Weathering success

Posted by | August 24, 2020 | Humanities | No Comments
Profile image of Jennifer Mae Hamilton in front of a tree

There are individual disciplines, and then there are passions and interests that blur and merge everything together.

With a passion for the environment and making real change, it’s not unusual for UNE English lecturer Dr Jennifer Hamilton to collaborate closely with farmers, doctors and visual artists, to name a few, in her research. But a brush with an iconic Icelandic popstar is a new one.

Her latest endeavour – a book chapter co-authored with Astrida Neimanis in the book, Connectedness: An Incomplete Encyclopedia of the Anthropocene, newly-launched in Denmarksees her rub shoulders with an eclectic mix of experts – from environmental spokesperson Greta Thunberg to Icelandic musician Bjork.

While from many different professions, the book’s diverse contributors all write along the theme of how nature connects humanity. Other contributors include iconic environmentalist Vandana Shiva and Bill McKibben, and famous philosophers like Donna Haraway and Bruno Latour. But Jennifer is particularly thrilled and surprised to be published with Bjork.

“When I was dancing and singing along to Bjork’s hit ‘It’s Oh So Quiet’ in high school, I never could have even dreamed I would one day be published alongside her. It’s definitely an accidental career highlight!” she says.

Jennifer describes her co-authored chapter in the book as a “field guide with a twist.”

“We made this field guide after travelling to Sweden to think about how the concept ‘weathering’ might be able to inform outdoor education. The exercises we offer challenge the notion of the field guide where the expert human goes into the field and uses knowledge to name and classify the environment. This field guide invites people to go on a journey of self-exploration in relation to the weather and climate.”

‘Weathering’ is the exploration of the everyday, wide-ranging, personally experienced impacts and connections with big picture climate events, like climate change.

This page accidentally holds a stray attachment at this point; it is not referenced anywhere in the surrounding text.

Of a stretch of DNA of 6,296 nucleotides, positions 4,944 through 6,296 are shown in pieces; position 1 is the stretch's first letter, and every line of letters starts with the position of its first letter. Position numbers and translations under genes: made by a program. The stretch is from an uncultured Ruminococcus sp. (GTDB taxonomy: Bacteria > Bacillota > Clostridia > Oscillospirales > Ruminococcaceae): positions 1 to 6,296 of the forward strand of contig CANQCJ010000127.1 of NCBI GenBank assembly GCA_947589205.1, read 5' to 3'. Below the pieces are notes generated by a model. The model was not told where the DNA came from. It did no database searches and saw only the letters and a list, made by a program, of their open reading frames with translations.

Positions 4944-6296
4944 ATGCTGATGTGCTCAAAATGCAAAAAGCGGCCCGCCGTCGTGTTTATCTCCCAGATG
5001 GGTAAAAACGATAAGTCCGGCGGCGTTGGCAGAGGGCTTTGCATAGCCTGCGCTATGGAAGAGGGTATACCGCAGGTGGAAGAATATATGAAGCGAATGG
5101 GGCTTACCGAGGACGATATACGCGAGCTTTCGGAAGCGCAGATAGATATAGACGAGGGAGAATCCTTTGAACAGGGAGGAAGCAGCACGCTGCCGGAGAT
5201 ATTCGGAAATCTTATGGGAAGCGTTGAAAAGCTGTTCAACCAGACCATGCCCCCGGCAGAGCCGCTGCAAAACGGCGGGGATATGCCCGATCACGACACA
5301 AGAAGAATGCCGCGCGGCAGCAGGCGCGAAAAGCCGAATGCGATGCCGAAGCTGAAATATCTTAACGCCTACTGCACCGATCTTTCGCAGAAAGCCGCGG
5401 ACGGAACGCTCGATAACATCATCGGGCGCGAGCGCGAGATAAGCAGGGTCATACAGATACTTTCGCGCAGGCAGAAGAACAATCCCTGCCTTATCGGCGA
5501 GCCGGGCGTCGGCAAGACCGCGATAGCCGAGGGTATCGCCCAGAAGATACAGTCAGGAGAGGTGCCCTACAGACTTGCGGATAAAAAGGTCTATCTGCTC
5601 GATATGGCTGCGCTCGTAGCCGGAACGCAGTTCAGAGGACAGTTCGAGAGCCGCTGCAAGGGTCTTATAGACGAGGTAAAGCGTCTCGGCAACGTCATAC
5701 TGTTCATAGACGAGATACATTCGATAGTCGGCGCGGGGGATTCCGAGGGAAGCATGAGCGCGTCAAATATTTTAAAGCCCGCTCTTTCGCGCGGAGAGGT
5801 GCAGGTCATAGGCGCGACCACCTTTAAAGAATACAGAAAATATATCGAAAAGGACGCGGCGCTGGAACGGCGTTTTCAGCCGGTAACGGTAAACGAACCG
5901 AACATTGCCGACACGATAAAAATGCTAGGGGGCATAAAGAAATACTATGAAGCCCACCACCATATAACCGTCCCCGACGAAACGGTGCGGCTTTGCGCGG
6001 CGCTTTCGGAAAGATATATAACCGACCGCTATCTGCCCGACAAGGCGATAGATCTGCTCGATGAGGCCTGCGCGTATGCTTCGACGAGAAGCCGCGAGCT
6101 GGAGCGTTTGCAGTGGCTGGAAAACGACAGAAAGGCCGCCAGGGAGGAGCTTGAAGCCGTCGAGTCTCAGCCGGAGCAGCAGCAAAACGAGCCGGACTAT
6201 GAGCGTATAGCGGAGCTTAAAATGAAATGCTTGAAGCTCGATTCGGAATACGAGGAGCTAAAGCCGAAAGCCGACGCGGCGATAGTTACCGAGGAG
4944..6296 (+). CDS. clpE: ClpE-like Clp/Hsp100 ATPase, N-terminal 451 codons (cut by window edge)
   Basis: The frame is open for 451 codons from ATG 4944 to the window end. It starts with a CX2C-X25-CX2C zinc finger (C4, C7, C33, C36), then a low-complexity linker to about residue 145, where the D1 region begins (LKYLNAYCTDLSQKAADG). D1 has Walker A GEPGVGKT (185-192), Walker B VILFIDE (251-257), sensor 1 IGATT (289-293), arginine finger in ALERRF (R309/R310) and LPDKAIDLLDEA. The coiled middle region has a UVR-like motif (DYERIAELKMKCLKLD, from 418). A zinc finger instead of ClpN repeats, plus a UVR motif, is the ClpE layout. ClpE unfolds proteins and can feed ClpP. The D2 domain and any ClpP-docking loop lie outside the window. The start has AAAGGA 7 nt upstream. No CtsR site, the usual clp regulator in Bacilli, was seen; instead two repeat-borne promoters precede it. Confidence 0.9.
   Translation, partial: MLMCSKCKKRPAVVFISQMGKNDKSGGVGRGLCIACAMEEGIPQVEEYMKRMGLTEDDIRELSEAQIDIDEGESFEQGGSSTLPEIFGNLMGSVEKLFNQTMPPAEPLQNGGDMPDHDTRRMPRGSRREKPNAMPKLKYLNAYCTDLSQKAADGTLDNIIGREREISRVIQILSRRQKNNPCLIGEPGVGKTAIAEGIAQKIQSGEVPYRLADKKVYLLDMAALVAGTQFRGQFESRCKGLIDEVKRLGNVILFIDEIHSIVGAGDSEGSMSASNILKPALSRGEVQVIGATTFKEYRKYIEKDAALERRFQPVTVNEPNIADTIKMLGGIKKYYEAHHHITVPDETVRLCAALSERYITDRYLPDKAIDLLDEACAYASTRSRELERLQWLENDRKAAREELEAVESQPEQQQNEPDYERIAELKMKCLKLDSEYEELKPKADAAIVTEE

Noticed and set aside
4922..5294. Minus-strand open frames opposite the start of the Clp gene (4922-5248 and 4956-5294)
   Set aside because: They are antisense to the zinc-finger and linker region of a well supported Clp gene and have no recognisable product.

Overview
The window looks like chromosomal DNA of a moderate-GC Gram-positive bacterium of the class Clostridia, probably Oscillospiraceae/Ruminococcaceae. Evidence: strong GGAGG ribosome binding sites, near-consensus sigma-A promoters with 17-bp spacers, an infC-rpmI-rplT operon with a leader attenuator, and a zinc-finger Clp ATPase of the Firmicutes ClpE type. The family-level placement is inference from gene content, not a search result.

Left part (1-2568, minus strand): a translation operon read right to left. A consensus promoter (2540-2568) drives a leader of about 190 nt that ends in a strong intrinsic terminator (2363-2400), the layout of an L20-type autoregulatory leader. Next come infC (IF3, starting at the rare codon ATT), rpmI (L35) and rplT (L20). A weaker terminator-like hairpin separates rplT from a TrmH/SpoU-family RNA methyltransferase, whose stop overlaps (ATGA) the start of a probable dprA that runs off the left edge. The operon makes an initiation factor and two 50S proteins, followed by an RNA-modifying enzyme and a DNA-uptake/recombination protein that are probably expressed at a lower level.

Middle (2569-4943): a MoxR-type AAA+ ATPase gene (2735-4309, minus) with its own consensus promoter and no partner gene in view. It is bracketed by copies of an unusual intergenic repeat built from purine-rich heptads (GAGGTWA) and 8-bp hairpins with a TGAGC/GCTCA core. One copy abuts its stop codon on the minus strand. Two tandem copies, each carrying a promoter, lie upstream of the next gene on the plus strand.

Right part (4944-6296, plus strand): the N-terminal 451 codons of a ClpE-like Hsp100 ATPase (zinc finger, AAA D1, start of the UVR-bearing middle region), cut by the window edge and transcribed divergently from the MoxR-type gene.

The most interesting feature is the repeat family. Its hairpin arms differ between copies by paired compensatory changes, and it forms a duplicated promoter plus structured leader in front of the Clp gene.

“We all experience ‘weathering’ in different ways,” Jennifer says.

“But as the drought, bushfires and coronavirus have unequivocally shown, humans are 100% part of the environment – as opposed to separate from or superior to it – and connected to each other.”

And, with her research ideas exploding from the conceptual into the practical and achievable, she has found like-minded people from all walks of life to share her enthusiasm and contribute their thoughts and experiences to the concept of ‘weathering’.

“What’s been amazing to experience is how ideas can travel from being abstract ideas in feminist theory journals from a bunch of academics, to concepts that are in books read by people of all professions.  

“There is no way we could have anticipated all the different industrial applications of the concept of ‘weathering’ at the outset, nor could we have articulated who was a relevant industry partner. But, with research funding, we’ve had the time and space to be a bit playful and take a few risks and see what fantastic and unexpected things might eventuate. 

 “Now the work has been picked up by educators, architects, the state government, community organisations and health care professionals, to name a few,” she says.

Jennifer regularly encourages anyone with an interest in climate issues to get involved in conversations and community workshops, particularly through her funded Community Weathering Station (CoWs) project – which will this year launch a new Armidale Climate and Health Project, in collaboration with Armajun Aboriginal Health Service and Sustainable Living Armidale.

Meanwhile, Connectedness: An Incomplete Encyclopedia of the Anthropocene launched in Denmark on 20 August and is due to be published in October.

For Jennifer, the book – did she mention she was published alongside Bjork? – is the epitome of the value and reward of the cross-fertilisation of ideas.

“We’re taught to fight tooth and nail with each other to make our individual dreams a reality. But I think this book is a great example that, if you focus on the ideas and practices that are central to your work, what is wonderful is the surprise you get bumping into different people along the way.”

 

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